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Will Equality Sell in Orinda?


We have asked this of the six candidates running for City Council.  Below is the answer.


For almost 100 years public road maintenance benefits have been denied to a significant minority, currently over 20%, of Orindans.  The cost to those denied is not extreme, but the benefit to those avoiding the cost (the 80% of Orinda who do receive the benefits) is far less.  The true cost is that 1,600 Orinda families are treated as second class citizens and that has an insidious negative impact on the fabric of the community.


98 years ago, one of the first Orinda housing developments was created by the DeLaveaga family and approved (April 7, 1924) by the Contra Costa Board of Supervisors.  This was Unit 1 of Haciendas Del Orinda and included 161 parcels southeast of Camino Sobrante between (what is now) Orinda Way and El Caminito.  All streets were offered to the County for dedication as Public Streets.  Today, four of those streets, with 39 of the original 161 parcels, have still not been accepted as Public Streets and are thus called “private” streets (even though the “owners” have posted no restriction for public access).


These “private” streets provide the same service to the people living on them as do Public Streets that have been granted public acceptance, namely paved access to private homes for the residents and service providers including public utilities and emergency service vehicles.


Since 1924 these four streets have been joined by 200 additional streets which have been denied public dedication while over 250 others HAVE been granted the title, and associated benefits, of Public Street.


The logic of what is (or should be) and what is not a Public Street is non-existent.  The City “owns” and maintains 193 cul-de-sacs and “loops”, home to 2,300 Orinda families, whose sole purpose is to provide paved access to those families living in private homes and to their service providers including public utilities and emergency service vehicles, exactly the same service provided by the “private” streets.  Yet in 1990, and reiterated in 2018, the City created a policy that restricted any street which did not offer “a demonstrated need for the incorporation of the road in question into the City's Public Roadway Network for purposes of traffic circulation which provides benefit to the general public” from gaining Public Street status.  This obviously excludes cul-de-sacs which defines 90% of private streets but also defines the 193 Public Streets receiving public benefits.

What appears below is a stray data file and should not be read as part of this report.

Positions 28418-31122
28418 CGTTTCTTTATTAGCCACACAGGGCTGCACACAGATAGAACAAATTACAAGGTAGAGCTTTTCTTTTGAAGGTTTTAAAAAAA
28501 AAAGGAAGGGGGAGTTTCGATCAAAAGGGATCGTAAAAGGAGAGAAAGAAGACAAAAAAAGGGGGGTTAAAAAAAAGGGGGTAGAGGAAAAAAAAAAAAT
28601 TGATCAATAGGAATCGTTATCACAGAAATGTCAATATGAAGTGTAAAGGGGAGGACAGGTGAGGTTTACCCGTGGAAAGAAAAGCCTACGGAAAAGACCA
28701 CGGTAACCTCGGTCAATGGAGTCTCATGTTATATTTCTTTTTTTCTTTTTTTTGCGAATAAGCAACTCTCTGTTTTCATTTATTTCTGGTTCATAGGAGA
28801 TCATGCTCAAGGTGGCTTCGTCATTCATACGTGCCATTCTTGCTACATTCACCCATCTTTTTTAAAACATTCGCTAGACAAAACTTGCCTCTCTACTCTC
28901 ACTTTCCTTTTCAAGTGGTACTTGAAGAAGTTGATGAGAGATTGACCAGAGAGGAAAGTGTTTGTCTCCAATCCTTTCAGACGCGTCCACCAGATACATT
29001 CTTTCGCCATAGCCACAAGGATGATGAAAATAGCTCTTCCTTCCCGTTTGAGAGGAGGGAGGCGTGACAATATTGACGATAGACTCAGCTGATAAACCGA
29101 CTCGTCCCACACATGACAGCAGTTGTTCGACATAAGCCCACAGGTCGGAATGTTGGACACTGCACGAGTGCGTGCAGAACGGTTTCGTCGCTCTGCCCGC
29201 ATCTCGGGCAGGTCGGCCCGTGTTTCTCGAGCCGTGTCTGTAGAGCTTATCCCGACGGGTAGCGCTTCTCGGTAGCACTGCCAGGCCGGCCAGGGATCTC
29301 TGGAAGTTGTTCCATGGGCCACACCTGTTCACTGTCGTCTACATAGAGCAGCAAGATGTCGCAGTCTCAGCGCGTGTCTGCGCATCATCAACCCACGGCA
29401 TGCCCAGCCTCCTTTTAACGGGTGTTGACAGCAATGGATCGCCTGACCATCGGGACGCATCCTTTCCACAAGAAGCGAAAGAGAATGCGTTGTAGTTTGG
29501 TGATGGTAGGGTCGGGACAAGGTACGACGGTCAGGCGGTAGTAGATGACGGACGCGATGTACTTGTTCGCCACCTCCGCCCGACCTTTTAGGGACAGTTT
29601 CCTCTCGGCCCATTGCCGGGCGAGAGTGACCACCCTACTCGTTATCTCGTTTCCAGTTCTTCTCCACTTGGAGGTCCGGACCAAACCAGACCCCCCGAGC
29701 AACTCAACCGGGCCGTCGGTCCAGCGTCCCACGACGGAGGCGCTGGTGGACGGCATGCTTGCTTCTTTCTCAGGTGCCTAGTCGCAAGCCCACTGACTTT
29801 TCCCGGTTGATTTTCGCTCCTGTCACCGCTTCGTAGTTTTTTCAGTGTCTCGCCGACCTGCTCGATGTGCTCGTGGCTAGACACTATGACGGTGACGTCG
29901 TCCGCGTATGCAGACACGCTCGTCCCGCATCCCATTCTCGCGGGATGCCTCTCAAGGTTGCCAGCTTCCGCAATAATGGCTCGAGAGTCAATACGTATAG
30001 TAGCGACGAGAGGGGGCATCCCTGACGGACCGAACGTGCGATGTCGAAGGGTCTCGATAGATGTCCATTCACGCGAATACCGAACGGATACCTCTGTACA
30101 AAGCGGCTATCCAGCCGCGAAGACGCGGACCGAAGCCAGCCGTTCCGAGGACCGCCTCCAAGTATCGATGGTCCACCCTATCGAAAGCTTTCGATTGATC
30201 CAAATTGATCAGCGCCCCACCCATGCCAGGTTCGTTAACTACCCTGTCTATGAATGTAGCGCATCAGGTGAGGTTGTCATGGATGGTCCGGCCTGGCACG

The owners of the parcels on “private” streets pay the same taxes as every other residential property owner, including:

* From 2012 to 2020 they paid the half cent Measure L sales tax which generated about $1 million a year, $150 per household, and was used to repair Public residential streets.

* Since 2015 they have been paying off $45 million of road bonds, also used to repair Public residential streets.  This year the cost is $2.8 million, $400 per household

* Starting in 2021 the sales tax increased to a full cent (Measure R) and this year is expected to generate $3.6 million in revenue, $500 per household.  Over its 20-year term, three quarter of it is expected to be used for infrastructure (road and storm drain maintenance) on Public streets.


They also pay to maintain their own streets, most of which are well maintained despite being denied the right to the newly defined (by Measure R) Essential Service of road maintenance.


But what the residents of the “private” streets are really denied is the right of full, first class, citizenship.  And that creates unintended consequences which should not be ignored by a community that prides itself in treating everyone equally.


Two of the six candidates agreed to the following statement:


“I will support, within the first year of my election to the City Council, exploring the ways and means for the City, with citizen involvement (such as a Task Force, SSTOC sub-committee, ad hoc sub-committee, etc.), to provide road and storm drain maintenance to all roads which provide public access to the homes of Orinda residents.”


Those responding “yes” include:

Stuart House               

Latika Malkani   

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